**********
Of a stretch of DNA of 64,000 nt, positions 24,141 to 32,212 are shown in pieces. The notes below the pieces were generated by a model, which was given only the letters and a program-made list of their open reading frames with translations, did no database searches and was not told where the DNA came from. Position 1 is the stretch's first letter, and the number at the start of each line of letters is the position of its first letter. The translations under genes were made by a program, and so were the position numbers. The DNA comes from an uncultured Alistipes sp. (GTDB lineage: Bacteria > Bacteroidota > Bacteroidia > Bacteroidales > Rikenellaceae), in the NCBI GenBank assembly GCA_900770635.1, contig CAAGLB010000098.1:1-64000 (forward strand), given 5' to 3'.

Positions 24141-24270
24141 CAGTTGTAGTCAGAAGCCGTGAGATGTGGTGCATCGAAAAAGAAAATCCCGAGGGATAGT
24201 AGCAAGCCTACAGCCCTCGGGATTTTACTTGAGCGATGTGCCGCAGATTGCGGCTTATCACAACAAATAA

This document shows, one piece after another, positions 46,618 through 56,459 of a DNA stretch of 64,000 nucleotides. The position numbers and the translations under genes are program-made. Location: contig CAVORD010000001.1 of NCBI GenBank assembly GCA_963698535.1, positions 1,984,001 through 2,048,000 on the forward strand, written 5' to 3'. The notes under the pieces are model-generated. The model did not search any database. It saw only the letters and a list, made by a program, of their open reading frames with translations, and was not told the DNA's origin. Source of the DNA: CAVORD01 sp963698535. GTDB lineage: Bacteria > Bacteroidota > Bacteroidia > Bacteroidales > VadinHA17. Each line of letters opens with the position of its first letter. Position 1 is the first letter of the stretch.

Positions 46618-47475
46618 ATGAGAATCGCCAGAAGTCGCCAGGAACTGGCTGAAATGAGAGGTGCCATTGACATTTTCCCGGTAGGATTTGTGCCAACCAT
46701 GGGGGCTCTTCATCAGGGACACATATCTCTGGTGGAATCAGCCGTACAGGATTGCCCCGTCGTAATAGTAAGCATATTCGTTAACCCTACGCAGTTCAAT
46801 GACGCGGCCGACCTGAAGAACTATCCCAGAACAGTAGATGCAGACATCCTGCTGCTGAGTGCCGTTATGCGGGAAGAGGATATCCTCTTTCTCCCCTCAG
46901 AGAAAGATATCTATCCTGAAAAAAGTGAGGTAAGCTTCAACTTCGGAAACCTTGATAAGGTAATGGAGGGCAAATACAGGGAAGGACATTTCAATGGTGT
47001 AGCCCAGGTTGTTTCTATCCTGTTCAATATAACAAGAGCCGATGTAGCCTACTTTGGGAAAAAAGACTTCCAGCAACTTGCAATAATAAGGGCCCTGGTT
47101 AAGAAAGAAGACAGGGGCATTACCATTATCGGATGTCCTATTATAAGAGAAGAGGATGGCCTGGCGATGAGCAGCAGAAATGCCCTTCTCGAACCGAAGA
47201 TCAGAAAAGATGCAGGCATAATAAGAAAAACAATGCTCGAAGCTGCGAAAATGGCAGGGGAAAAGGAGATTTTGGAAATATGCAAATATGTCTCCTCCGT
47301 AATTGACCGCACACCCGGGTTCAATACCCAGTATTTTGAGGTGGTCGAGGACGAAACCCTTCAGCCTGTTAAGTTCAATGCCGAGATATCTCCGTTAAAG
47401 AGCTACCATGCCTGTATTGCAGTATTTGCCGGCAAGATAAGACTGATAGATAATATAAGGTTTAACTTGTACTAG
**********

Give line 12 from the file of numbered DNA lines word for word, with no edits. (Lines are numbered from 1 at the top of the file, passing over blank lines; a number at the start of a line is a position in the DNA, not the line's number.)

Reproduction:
47101 AAGAAAGAAGACAGGGGCATTACCATTATCGGATGTCCTATTATAAGAGAAGAGGATGGCCTGGCGATGAGCAGCAGAAATGCCCTTCTCGAACCGAAGA